Lessons from the Tahoe Trail 100

I recently competed in the Tahoe Trail 100. A handful of the high-school athletes that I coach were doing it as a post-season race and encouraged me to come along with them. I was happy that it worked out, and I continue to be impressed with these young athletes and their ability to put so much into their sporting activities, and I’m happy knowing that it no doubt enhances other areas of their lives as well.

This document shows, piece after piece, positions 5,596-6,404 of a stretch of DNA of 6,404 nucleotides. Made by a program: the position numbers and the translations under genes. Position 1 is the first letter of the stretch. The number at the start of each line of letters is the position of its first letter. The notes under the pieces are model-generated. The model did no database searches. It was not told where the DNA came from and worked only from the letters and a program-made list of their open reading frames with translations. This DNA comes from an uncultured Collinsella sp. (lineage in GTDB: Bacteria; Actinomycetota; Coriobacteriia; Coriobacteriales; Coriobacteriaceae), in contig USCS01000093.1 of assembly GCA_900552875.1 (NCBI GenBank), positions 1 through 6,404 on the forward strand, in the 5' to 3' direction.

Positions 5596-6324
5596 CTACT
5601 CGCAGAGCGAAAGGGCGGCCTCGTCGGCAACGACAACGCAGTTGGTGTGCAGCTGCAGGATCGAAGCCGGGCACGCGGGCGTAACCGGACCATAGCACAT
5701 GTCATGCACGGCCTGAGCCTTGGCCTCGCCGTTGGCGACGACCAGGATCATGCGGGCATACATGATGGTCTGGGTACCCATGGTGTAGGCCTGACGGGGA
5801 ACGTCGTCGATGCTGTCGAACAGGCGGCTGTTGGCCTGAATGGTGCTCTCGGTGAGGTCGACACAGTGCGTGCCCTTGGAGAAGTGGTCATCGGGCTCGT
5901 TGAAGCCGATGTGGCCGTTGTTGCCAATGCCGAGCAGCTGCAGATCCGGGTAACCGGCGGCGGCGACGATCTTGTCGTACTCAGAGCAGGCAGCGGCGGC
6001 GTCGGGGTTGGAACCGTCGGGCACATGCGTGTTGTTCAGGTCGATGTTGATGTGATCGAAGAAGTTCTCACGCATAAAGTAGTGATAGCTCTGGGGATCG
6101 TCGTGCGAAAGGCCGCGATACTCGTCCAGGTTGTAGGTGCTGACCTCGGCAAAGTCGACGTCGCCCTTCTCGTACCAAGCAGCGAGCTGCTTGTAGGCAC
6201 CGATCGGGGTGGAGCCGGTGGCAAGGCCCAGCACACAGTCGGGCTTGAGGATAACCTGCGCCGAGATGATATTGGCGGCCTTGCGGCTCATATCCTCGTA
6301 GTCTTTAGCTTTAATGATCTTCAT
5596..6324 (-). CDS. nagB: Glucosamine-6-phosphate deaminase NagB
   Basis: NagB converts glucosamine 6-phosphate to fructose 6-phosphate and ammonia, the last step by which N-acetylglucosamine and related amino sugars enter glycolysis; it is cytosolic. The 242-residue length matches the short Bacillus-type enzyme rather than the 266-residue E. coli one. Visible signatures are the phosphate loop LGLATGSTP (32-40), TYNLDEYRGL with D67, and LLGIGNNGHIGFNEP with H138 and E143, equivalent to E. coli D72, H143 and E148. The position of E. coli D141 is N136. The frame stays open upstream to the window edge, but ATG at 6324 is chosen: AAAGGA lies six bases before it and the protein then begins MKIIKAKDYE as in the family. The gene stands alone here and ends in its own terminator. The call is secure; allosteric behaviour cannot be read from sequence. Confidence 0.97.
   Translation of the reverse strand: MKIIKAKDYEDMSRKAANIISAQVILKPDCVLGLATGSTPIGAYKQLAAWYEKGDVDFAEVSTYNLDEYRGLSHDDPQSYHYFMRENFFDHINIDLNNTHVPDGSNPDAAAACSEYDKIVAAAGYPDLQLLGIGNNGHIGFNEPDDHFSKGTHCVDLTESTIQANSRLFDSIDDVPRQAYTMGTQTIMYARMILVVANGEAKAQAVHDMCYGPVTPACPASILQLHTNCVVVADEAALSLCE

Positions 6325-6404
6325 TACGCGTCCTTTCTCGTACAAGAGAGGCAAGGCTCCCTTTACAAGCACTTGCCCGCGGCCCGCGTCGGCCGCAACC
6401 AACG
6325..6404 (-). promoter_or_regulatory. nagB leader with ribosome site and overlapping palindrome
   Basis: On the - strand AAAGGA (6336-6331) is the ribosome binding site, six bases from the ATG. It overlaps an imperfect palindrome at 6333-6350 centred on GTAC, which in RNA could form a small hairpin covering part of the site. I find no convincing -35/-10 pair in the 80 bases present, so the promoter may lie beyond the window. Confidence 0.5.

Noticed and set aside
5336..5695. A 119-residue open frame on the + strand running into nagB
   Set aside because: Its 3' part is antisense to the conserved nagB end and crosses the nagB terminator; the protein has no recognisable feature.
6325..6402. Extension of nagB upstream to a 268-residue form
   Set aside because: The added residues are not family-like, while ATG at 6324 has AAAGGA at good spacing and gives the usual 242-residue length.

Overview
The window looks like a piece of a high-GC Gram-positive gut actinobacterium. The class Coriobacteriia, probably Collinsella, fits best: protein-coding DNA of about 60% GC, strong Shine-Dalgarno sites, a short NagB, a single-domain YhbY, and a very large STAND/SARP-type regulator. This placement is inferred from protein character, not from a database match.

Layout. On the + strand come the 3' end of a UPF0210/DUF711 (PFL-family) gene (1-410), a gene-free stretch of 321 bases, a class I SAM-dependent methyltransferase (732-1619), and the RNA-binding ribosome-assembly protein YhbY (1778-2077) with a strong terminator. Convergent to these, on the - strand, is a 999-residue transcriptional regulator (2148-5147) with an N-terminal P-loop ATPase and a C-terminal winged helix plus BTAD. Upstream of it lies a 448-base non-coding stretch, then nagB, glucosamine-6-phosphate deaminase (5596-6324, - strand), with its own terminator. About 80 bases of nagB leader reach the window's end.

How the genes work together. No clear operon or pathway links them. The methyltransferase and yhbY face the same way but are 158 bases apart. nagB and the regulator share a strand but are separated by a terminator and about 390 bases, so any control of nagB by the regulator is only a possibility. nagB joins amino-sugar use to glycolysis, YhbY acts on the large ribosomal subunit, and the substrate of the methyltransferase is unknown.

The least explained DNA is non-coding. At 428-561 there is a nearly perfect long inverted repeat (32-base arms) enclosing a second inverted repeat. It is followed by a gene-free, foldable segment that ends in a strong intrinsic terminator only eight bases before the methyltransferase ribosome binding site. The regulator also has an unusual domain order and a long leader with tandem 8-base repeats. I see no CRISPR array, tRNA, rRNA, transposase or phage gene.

Even though endurance events like a 100k mountain bike race really suit me quite well, it hasn’t been my top priority lately to train for and participate in organized cycling events. As much as I love it, I’ve put more of my focus and energy into coaching and personal matters lately. I still always make it a top priority to take care of my body by eating well and staying very active, but as we all know, there’s a big difference between staying active and proactively training to prepare for a big event. In spite of this, I still wanted to do my best relative to my abilities and my resources (primarily my time available for training), and I think that I did a good job at this. It was a lot of fun doing an endurance mountain bike event with much less training going into it that I would have ideally wanted. It was a fun challenge to try to get the most fitness out of a very limited training schedule. This was fun on its own, but all the more so because one of my main roles as a coach to my athletes is to compose a challenging but very efficient training program for them to follow to try to get the most of their bodies while respecting all of the other commitments in their lives.